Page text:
In the transit plan Wake County will likely ask taxpayers to fund in a November referendum, eastern Wake County gets improved bus service, but no rail, as Garner would to the south of Raleigh. But last decade Knightdale led an ill-fated plan to bring rail from Raleigh east.
Like the current proposal, Eastrans, as it was known, would have used existing rail lines to extend commuter service in a U-shape route from Raleigh. One line would have extended out to Wilson – a Norfolk Southern line – and another – a North Carolina Railroad Company line – to Goldsboro.
Unlike the current proposal, it included stops in Knightdale, Wendell and Zebulon on the Wilson line.
After a feasibility study found issues with the condition of the track and the time the trip would take, Knightdale backed out in 2004.
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In addition to Wake, Knightdale reached out to Johnston, Wilson and Nash counties to partner with in the effort, said Mayor Pro Tem Mike Chalk, who also was on the Town Council at the time.
“Other folks didn’t want to buy into it,” he said.
The cost was estimated at $126 million to build and $4.7 million a year to operate, compared with the estimated $62 million annual cost of operating the rail system now being contemplated. It would cost an additional $1.4 billion to begin service from near Research Triangle Park to Garner, running through downtown Raleigh.
Inflation accounts for part of the rise in cost, according to Robert Bush, who presented the feasibility study to the Town Council in 2004 when he was senior transit planner with Wilbur Smith Associates, an engineering consulting firm that conducted the study, but also the current plan includes more trips and takes environmental impact into account.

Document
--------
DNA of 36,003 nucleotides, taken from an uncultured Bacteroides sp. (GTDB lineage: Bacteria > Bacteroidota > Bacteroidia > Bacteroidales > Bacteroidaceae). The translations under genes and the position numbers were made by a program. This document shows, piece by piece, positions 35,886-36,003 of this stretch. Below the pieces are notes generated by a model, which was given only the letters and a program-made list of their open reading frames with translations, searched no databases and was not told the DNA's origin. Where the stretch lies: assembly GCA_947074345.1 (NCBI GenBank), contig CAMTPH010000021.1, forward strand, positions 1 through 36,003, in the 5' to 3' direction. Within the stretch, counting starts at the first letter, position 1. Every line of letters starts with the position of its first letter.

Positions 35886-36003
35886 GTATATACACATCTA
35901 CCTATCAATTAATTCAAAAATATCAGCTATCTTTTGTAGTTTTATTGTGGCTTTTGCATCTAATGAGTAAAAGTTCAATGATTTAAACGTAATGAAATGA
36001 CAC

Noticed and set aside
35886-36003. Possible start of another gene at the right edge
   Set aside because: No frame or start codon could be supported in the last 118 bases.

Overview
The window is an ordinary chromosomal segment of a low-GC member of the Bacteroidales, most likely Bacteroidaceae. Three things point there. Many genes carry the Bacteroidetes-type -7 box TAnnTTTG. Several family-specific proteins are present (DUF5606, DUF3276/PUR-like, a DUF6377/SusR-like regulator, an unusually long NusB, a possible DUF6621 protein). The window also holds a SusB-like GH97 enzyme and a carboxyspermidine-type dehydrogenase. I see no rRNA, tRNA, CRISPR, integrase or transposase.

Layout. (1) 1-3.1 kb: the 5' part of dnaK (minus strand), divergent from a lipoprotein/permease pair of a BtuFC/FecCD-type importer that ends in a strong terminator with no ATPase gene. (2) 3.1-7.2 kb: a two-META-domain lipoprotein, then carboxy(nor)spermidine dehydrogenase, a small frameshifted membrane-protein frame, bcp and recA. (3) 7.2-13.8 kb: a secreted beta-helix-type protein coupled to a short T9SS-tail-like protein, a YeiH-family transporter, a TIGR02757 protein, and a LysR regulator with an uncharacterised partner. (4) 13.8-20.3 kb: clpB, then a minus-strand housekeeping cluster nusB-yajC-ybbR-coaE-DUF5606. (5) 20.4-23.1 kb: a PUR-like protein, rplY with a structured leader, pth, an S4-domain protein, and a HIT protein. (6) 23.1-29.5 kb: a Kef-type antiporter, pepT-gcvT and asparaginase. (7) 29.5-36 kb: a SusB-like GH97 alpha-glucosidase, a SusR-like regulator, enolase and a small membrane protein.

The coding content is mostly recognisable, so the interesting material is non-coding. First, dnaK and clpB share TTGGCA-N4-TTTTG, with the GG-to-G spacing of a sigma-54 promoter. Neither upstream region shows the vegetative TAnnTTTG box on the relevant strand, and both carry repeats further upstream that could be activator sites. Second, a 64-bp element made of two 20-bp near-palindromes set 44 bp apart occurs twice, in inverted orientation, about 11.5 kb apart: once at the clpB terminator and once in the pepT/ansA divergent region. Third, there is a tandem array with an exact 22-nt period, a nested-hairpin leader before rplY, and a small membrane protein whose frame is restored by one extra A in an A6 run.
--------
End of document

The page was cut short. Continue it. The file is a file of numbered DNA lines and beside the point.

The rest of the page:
“So it’s a much firmer number than what we had,” Bush said.
The tracks from Wilson take a winding route that added time to the trip, especially from Wendell to Raleigh. Making improvements would have added tens of millions to the project.
“Because you had to straighten them out you’re talking a major capital investment,” said former Knightdale Mayor Russell Killen, who also served on the Town Council at the time the town was considering the project. “The idea is you could do it without a major capital investment, but that just didn’t prove to be the case.”
Without improvements to the track, the train was just not going to be able to compete with a car ride for speed.
From Wilson, for example, Chalk said, “it takes an hour to drive to Raleigh. It would take an hour and a half to ride the train. What would you do? ... But we did try. We explored things and it just didn’t work out.”
Waiting for congestion
Also, as Bush pointed out, the Knightdale U.S. 64 Bypass had just opened at the time the study came out, so it gave motorists even more of a time advantage over the proposed commuter line.
Until congestion begins to cut into that advantage, Bush said, passenger rail is unlikely for this part of the county.
The study found the line to Goldsboro, including a stop in Garner, to be in much better condition for passenger service, Bush said, and part of that line is used in the current proposal.
Another impediment, according to Mike Frangos, who was the Knightdale planning director when the feasibility study was conducted, was that transit officials were in support of putting stations outside of the eastern Wake towns’ downtowns, where there was more room for park and ride lots, but the towns wanted to locate stations in town centers to spur development there.
“That was going to be a huge new location for the city around the idea that we’re going to have transit,” said Frangos, now planning director for Creedmoor. “Unfortunately, when you do a feasibility study, sometimes it comes back infeasible.”
Matt Goad: 919-829-4826